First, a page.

The crowd began angrily harassing him, apparently one or more in the people giving him a smack on the head, punching and shoving him. Many in the crowd chased him down the street yelling threats as he ran away.

The angry crowd chases the visibly shaken Gibson who ran into a nearby hotel and hid while police were called to disperse the crowd
The angry crowd chases the visibly shaken Gibson who ran into a nearby hotel and hid while police were called to disperse the crowd © CBC

As for Sniffy, animal rights people bought Sniffy for $3.99 plus tax, and gave it to a safe home.

additional information – sources

Tagged with: , , , , ,
Posted in Arts and Entertainment, Environment, Society

Do you want to report an error or a typo? Click here!

@*@ Comments

Leave a Reply

Your email address will not be published. Required fields are marked *

 characters available

Note: By submitting your comments, you acknowledge that Radio Canada International has the right to reproduce, broadcast and publicize those comments or any part thereof in any manner whatsoever. Radio Canada International does not endorse any of the views posted. Your comments will be pre-moderated and published if they meet netiquette guidelines.

Netiquette »

When you express your personal opinion in an online forum, you must be as courteous as if you were speaking with someone face-to-face. Insults and personal attacks will not be tolerated. To disagree with an opinion, an idea or an event is one thing, but to show disrespect for other people is quite another. Great minds don’t always think alike—and that’s precisely what makes online dialogue so interesting and valuable.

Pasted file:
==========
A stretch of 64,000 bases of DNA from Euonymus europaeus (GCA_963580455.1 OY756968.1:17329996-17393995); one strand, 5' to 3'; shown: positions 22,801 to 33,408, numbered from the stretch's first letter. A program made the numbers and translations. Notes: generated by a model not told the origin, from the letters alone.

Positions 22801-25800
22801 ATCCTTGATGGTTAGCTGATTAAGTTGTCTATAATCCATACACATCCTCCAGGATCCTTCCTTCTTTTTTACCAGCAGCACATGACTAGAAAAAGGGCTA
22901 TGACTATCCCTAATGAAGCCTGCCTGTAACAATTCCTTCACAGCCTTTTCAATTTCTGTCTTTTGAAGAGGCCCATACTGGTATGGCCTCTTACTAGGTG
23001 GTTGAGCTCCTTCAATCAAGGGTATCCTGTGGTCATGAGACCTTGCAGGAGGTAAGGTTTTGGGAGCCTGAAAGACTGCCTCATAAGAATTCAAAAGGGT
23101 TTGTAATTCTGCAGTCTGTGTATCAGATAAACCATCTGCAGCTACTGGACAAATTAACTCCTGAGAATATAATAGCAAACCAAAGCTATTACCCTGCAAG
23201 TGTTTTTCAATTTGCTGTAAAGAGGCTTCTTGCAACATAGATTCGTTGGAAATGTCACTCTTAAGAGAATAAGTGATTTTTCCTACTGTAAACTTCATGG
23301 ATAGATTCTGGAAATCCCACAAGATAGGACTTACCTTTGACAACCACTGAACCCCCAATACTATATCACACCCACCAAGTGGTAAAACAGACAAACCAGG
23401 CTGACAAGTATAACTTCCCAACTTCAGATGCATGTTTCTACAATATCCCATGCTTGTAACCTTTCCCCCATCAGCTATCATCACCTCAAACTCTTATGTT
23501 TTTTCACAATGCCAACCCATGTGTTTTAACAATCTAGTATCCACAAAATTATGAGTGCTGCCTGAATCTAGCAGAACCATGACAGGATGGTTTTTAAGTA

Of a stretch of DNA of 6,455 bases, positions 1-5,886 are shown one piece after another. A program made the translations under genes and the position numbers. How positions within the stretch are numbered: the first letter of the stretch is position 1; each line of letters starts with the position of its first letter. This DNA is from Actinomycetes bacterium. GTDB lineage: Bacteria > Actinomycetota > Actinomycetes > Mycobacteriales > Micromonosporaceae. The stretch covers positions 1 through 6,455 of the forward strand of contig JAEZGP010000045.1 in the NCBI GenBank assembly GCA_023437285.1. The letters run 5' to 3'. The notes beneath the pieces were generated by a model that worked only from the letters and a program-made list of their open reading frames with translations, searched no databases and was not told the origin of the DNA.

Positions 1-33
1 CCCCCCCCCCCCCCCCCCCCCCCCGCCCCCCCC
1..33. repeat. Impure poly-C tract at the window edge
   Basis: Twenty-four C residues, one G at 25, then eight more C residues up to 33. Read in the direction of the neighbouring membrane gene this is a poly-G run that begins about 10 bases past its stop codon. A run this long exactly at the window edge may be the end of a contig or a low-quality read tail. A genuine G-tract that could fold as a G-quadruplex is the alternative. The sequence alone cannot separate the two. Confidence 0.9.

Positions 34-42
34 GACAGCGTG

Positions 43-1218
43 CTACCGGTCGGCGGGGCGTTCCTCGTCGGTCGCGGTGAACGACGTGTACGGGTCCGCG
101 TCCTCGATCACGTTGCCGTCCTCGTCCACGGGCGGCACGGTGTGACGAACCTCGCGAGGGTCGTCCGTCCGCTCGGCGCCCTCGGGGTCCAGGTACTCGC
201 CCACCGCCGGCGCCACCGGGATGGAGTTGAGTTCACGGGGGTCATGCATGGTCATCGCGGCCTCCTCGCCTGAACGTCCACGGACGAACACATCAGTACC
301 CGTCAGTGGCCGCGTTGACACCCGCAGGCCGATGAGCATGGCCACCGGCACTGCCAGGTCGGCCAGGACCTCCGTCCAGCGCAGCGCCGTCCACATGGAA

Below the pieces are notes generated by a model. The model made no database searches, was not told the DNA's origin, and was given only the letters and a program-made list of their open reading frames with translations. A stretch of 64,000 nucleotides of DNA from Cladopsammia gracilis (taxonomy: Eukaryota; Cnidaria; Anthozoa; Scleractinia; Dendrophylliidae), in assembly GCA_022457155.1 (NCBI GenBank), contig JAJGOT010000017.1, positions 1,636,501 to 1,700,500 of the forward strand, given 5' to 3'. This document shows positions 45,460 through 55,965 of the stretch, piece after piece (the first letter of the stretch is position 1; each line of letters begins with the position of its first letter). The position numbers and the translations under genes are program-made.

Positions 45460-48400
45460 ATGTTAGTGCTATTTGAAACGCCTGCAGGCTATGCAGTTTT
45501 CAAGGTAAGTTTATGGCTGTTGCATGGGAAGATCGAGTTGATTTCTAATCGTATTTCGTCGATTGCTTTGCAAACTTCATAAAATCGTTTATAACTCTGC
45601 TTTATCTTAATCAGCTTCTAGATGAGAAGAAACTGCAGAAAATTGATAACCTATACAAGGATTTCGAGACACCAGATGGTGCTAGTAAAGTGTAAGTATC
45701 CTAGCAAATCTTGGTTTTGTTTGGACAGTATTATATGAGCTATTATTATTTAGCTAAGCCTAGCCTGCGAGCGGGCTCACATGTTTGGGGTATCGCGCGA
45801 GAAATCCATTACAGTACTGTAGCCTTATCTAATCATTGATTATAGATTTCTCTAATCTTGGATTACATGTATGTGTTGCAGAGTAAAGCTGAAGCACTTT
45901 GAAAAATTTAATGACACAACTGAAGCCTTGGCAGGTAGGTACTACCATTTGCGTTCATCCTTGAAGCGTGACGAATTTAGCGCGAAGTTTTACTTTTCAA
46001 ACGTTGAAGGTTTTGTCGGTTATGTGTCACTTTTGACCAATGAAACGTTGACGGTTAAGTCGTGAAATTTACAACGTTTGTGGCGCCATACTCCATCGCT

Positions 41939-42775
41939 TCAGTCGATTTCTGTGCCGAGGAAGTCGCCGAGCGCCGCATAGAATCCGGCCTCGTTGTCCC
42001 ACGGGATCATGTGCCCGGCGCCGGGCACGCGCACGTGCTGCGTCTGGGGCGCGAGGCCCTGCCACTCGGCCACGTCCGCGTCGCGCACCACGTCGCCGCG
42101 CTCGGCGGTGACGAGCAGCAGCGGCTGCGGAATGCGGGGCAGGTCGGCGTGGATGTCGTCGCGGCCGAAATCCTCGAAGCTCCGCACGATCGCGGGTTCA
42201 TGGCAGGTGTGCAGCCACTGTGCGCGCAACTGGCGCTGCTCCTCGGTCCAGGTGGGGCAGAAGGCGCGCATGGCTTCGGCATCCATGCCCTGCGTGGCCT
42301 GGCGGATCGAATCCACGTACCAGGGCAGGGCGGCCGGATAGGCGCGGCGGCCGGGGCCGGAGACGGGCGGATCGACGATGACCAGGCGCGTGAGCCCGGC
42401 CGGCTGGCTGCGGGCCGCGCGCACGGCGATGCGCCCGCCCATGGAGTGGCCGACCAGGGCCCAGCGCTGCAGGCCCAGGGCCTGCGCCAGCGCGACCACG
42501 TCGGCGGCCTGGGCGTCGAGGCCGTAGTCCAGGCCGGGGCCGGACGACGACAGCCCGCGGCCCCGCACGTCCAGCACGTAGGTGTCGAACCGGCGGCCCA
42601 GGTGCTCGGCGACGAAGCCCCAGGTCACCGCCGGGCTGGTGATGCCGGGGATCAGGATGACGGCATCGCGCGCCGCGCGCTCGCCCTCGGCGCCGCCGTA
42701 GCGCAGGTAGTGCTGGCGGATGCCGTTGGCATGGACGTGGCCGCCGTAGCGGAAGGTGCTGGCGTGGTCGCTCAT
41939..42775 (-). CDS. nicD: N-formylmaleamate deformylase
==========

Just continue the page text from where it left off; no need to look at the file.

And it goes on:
Netiquette is the set of rules of conduct governing how you should behave when communicating via the Internet. Before you post a message to a blog or forum, it’s important to read and understand these rules. Otherwise, you may be banned from posting.

  1. RCInet.ca’s online forums are not anonymous. Users must register, and give their full name and place of residence, which are displayed alongside each of their comments. RCInet.ca reserves the right not to publish comments if there is any doubt as to the identity of their author.
  2. Assuming the identity of another person with intent to mislead or cause harm is a serious infraction that may result in the offender being banned.
  3. RCInet.ca’s online forums are open to everyone, without regard to age, ethnic origin, religion, gender or sexual orientation.
  4. Comments that are defamatory, hateful, racist, xenophobic, sexist, or that disparage an ethnic origin, religious affiliation or age group will not be published.